One of the things I did on vacation recently was re-read a favorite short story—twice. I finished reading it once, and immediately felt the need to read it again. On the second time through, part of what kept catching my attention was the fact that nothing was extraneous to the developing story line. One of the things that makes short stories harder to write than longer ones—and poetry more difficult to write than stories—is the need to take out everything that isn’t critical to moving forward the plot or idea of the piece.

Part of what I found myself doing in quieter moments on vacation was similar, in a sense. I was sifting through the crowd of ideas and thoughts and experiences and worries and such that have been running through my mind over the past several months of transition. I was working, consciously, to let go of what was extraneous, so that I could focus on my relationship with God and reconnect with the spiritual center of my life.

One of the exercises I did for myself was to make a list of all the ways I saw myself, all the roles I’ve been playing. Then I spent time in prayer, reflecting on each of them, and what held the most—or least—meaning, or need, or hope, or energy, at this point in my life. As the wind whipped through the palm trees, I listened to the rustling sound, wrote a poem about the rustling, returned to an internal stillness. Made lunch. Repeated the process. Re-read the short story. Reflected some more. Released into God’s hands yet more of the issues and items that felt extraneous to my life in this season.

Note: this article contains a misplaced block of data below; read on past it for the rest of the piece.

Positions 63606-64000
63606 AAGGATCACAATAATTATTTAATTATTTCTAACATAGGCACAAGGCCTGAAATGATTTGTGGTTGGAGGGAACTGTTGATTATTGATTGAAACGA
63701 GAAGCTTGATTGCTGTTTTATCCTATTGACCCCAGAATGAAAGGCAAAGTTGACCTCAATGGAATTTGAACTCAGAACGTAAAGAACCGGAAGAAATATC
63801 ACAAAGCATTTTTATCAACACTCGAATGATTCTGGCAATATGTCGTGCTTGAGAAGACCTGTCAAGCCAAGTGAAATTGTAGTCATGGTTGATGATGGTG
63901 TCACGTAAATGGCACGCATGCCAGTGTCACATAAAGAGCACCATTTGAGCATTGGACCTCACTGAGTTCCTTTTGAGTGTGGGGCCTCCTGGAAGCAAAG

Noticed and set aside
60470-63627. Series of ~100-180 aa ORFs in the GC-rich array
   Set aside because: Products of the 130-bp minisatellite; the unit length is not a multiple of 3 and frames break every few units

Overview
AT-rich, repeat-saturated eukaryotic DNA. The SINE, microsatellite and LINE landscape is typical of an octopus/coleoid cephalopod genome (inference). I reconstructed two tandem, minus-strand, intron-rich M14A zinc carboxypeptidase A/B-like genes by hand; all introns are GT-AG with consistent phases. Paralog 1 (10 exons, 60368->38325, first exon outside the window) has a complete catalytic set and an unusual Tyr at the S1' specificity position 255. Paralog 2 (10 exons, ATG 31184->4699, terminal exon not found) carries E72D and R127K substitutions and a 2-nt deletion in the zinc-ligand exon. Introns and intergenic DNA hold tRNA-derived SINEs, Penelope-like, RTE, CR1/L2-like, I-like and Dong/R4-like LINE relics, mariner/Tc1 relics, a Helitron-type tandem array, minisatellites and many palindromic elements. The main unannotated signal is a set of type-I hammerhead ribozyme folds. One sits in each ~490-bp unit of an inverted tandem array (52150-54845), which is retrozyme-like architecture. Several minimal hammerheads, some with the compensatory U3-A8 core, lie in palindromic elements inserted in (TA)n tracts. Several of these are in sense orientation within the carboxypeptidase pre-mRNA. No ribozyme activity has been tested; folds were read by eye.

Eventually the word that became central was “let.” Let go. Let be. That sense of allowing things to unfold felt incredibly important—the way that a blog post or poem will unfold when I let go of my need to control it and see what the Spirit, speaking through me, might have to say.

When did you last take time to reflect on what’s essential in your life? When have you “let go” and waited, trusting, for what might unfold? Is this Easter season perhaps a good time to reflect on the roles you live, the ways you spend your time, and release what is extraneous at this stage in your journey?

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